I'm a Houseplant

Call me old-fashioned, but I think houseplants should die in the winter.

All my mother’s houseplants died in the winter. All my grandmother’s houseplants died in the winter. It’s natural. As natural as me forgetting to take a houseplant down from the freezing window sill, as natural as me forgetting to water a houseplant. That’s what I’m trying to say. You don’t have to do anything. You do nothing, and the plant dies. Nature. Left to it’s own devices, a houseplant will die in the winter. Nature. Like some kind of idiot-plant. Nature.

I’m a houseplant. I do nothing, and die every winter.

Some people embrace winter. This October I saw these people gathered on 104th street. There was hot chocolate and a fire and people making speeches. It was all to try to inspire people to get outside embrace winter, but I didn’t know that at the time. I just drove by them thought “those dear poor homeless people.”

I don’t embrace winter. I don’t even brace for winter. I ignore winter.

For example, it’s almost January and I don’t have a touque. I thought I had one somewhere, but I haven’t been able to find it or get around to trying to find it. I’ve ignored winter so well that I’ve almost made it all the way through without having to spend five minutes buying something that would make my entire head feel better for the next four months. I do have a glove though. I found it at the Kinsmen and now I put it on when I need to put gas in my car. My other hand goes in my pocket. My entire head freezes solid. It’s not the best system but it’s my system.

I think everyone should have a library card, because you never know when you’re going to need something to scrape your windshield with when your three dollar scraper breaks. I bought the three dollar scraper because I thought sixteen dollars was an absurd amount of money to spend on something I would use every day day for half of the year, every year from now until I die (any year now).

I’m trying to change. I know a lot of people say that a man can’t change, but I have a a deep, golden, powerful faith that a man can buy a second glove.

I almost bought one the other day when I was at MEC. I love MEC. I like to go there and look at all the outdoorsy stuff. I love outdoorsy stuff. It makes me feel outdoorsy. It makes me feel outdoorsy while (this is key) allowing my body to remain in the warm and wonderful indoorsey of the MEC building. If MEC didn’t have a warm and wonderful indoorsey, and was instead some sort of open-air market, I would never go. I wouldn’t even know what a MEC is. I would drive by and think, “those dear poor homeless people”.

I’ve been going to MEC enough for it to influence me. I know things about knives and base layers and chalk bags. When I see a cool ice pick I don’t immediately think “imagine ice-picking a person’s head.” I think “imagine ice-picking some ice.” The other day I bought a flint and steel. I used it to light some toilet paper on fire in my bathtub.

But I’m going to buy a bike next. They have these really neat bikes at MEC and I have this plan to take the insurance off my car and bike to work this summer. I’m so excited to buy this bike. I wish I could start now, but it’s still winter and really only crazy people ride their bikes in the winter.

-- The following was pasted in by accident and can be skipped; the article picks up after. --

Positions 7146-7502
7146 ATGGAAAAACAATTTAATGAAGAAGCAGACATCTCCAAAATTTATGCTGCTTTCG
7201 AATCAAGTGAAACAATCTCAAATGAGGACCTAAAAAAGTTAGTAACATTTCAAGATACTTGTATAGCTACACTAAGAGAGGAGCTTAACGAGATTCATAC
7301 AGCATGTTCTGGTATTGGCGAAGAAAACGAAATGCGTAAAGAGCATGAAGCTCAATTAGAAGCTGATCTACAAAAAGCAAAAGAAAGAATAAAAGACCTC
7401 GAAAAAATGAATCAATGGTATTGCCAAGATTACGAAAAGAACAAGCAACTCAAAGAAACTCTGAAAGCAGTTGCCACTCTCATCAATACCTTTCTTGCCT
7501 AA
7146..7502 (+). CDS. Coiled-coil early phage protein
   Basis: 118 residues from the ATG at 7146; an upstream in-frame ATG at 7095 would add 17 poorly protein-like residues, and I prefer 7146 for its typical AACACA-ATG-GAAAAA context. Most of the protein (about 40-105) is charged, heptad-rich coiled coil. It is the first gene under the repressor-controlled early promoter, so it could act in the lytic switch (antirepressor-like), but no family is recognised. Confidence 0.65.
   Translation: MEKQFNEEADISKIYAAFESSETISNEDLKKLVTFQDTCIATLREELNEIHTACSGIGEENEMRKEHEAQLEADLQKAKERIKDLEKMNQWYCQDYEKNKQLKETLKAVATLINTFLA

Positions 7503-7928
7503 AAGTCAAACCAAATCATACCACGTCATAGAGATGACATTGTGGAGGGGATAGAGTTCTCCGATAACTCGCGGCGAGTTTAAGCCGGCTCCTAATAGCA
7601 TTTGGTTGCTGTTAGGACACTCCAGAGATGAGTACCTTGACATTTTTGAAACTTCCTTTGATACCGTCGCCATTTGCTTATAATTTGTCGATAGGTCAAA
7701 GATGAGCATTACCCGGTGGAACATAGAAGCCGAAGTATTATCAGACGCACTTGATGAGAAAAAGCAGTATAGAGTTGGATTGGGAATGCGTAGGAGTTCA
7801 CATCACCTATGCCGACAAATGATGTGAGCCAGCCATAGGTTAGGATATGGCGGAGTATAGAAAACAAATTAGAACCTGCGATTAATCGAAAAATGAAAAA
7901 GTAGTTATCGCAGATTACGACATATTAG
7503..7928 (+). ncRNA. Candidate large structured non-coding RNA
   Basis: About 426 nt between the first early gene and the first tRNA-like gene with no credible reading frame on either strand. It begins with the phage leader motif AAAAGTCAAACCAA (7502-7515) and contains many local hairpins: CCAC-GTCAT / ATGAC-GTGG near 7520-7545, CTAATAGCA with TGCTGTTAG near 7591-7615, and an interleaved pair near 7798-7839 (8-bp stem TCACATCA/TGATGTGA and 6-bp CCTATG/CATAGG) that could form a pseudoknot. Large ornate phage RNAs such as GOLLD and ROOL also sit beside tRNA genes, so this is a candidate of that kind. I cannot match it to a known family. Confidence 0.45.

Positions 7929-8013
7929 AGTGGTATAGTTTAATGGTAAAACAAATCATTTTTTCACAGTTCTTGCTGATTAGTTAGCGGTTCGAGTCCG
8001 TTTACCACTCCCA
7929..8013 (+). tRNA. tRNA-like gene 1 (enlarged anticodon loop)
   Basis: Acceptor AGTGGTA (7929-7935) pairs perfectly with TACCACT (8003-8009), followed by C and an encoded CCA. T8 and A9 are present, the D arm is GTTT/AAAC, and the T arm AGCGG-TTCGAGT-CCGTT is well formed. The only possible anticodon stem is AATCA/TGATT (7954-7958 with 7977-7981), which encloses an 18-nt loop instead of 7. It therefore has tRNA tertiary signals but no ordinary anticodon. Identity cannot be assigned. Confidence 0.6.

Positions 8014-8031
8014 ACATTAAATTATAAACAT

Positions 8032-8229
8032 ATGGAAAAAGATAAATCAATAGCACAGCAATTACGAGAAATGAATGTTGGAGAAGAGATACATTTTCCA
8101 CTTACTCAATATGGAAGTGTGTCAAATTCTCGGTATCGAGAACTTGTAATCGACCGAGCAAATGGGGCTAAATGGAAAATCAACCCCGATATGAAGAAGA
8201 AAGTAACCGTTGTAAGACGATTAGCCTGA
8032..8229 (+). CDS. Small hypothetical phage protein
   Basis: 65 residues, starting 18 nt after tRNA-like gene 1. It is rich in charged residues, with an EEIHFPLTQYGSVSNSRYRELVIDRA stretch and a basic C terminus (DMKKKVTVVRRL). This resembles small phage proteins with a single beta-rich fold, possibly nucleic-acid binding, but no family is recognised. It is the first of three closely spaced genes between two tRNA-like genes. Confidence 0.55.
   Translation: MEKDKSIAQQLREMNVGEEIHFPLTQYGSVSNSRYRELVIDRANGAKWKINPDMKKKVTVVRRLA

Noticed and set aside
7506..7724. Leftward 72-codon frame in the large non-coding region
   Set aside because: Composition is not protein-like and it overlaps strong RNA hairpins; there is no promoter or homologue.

The two crazy people I know who ride their bikes in the winter are my friend Davis and my neighbor Mike.

Davis is a winter guy. And a summer guy. He’s extremely both. Those two seasons define his world. He’s all about winter beers and winter music and summer movies and summer dishes with summery summer-squash salad. Every winter he’s out and about in his one-thousand dollar Helly Hansen jacket and every summer he’s out and about in a pair of shin-length shorts and nothing else. The only time’s he’s not around a lot are spring and fall. I think he uses this time to transform. It will be september and I’ll be like “Where’s Davis” and then Davis bursts through my door wearing snowshoes and sporting a full beard and talking about how he just finished winterizing his urban hybrid bike but still needs to get the disc brakes looked at or whatever.

Mike doesn’t ride a cool urban hybrid MEC bike with disc brakes. He rides a normal bike, the kind a middle-age blue collar dude would ride home, with bags of groceries hanging from the handlebars. The first time I met Mike was when I was moving into the building and he popped his head out into the hall to see who I was. He was chewing raw spaghetti. He shook my hand and now we’re neighbours.

I think Mike ignores winter, too. But not in the cowardly stupid dumbhead way I do. In a sensible, practical way. A two-gloves kind of way. When it’s cold, he puts on a coat. When it’s warm, he doesn’t. He rides his bike in the winter but not because he’s winterized, but because thats how he gets around, even if there happens to be snow today. He honestly might not know what month of the year it is. The guy could be trapped in a sort of amnesia-state, stuck somewhere around his 29th birthday for all I know. I swear he once asked me if I was worried about Y2K.

I’m trying to change. I’m not sure if I’ll ever be able to embrace winter like Davis or those homeless people on 104th street. Maybe I’ll just learn to ignore it better. But I need to do something. I can’t stay inside doing nothing and dying like a houseplant, or feeling outdoorsy inside MEC or pumping gas with one glove and a frozen head. I have to go outside. I want to ice-pick a waterfall and see if it feels like I imagine.

Originally published in 2013 as part of 40 Below, an anthology about winter in Edmonton.